Google's Eric Schmidt faces a wary audience of British television professionals on Friday following a major acquisition that could turn Google TV into a real competitor for TV advertising dollars.

Google's chairman will be the first person from outside the TV industry to give the Edinburgh television festival's keynote MacTaggart lecture in its 35-year history.

So far Google's relations with the TV establishment have been rocky.

There is still a general wariness within the TV business, broadly understood, about what Google is there to do, says analyst Dan Cryan of UK media research firm IHS Screen Digest.

The thing that really scares any TV company is the potential for Google coming into their space and selling ads to their customers.

Google has long held ambitions in the television arena, hoping to extend its online advertising business, which made $28 billion for the company last year, to the big screens that still command the lion's share of global advertising budgets.

So far, it has had little success, despite its ownership of the world's most popular online video site, YouTube.

Google TV, which allows viewers to get Web content on their television screens via a browser, was launched last October in the United States. 

Schmidt also included a warning to British television regulators, who he said were far more stringent than their U.S. counterparts and threatened to throttle the development of British television companies in an increasingly global market.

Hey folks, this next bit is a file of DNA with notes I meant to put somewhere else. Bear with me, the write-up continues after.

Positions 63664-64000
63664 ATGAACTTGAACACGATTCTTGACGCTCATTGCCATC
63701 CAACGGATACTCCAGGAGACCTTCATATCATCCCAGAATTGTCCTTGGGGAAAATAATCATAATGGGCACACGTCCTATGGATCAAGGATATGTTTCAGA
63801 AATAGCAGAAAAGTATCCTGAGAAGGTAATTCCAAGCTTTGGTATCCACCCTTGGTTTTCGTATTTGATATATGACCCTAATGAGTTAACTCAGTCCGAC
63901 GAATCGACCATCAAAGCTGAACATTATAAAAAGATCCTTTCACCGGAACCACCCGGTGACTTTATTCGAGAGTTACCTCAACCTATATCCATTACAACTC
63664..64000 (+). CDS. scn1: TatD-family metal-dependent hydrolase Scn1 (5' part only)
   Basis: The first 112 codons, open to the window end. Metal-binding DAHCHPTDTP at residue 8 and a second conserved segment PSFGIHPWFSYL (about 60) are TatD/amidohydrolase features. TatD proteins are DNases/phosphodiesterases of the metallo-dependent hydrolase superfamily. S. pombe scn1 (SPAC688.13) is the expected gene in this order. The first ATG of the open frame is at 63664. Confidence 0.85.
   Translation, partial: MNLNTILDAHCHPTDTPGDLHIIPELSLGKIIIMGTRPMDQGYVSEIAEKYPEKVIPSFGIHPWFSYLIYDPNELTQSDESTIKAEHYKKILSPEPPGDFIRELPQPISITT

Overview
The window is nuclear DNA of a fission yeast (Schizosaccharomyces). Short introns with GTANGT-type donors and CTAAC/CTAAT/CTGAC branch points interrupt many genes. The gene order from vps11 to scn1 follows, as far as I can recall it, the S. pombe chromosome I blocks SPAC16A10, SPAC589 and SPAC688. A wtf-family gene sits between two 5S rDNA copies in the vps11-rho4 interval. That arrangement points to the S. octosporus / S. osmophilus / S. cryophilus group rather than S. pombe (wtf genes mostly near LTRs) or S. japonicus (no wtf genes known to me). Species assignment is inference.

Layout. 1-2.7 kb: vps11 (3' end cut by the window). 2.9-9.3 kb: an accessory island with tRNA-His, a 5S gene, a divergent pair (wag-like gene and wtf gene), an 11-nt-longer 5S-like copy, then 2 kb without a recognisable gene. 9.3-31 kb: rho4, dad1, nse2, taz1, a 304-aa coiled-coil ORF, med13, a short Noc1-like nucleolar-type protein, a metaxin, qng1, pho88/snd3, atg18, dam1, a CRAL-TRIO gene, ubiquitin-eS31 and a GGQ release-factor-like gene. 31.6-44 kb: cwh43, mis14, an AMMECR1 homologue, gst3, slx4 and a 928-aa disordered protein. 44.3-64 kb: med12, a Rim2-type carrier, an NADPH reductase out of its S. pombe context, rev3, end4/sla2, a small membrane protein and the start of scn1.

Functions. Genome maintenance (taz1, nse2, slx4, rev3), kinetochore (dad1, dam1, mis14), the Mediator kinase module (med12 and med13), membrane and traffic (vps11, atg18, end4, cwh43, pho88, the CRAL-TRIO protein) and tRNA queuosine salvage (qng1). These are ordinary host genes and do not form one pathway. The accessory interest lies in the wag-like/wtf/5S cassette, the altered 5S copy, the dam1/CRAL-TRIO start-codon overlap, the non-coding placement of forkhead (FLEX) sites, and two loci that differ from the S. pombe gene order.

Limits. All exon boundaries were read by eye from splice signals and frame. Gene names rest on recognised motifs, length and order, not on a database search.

Stifling the Internet -- whether by filtering or blocking or just plain turning the 'off' switch -- appeals to policy makers the world over, he said. Instead, policy makers should work with the grain of the Internet rather than against it.

OPPORTUNISTIC

Google has long held ambitions in the television arena, hoping to extend its online advertising business, which made $28 billion for the company last year, to the big screens that still command the lion's share of global advertising budgets.

So far, it has had little success, despite its ownership of the world's most popular online video site, YouTube.

Last week, however, Google agreed a deal to buy Motorola Mobility for $12.5 billion, handing it the world's leading set top box business which delivers content for many of the top cable TV companies in the United States.

The headline attraction of the deal was Motorola's huge portfolio of wireless patents but the set top box business could help Google transform its TV project by giving it insights into pay-TV and connections with customers and their viewers.

Google has not spelled out its plans for the set top box business, and many analysts expect it to divest the unit at the first opportunity, having no experience or previous interest in running a hardware business.

Others believe Google could change tack under CEO Larry Page, Google's co-founder who took back the reins from Schmidt in April and has already started a social network to compete with Facebook while ditching other projects.

Google describes itself as an opportunistic company. So while it may not have wanted to buy Motorola's operations, it may now assess whether retaining these assets can compensate for the risk of owning them, New York-based Nomura analyst Stuart Jeffrey wrote in a note this week.

Schmidt made no mention of the Motorola acquisition or its implications on Friday, but will hold a question and answer session in Edinburgh on Saturday.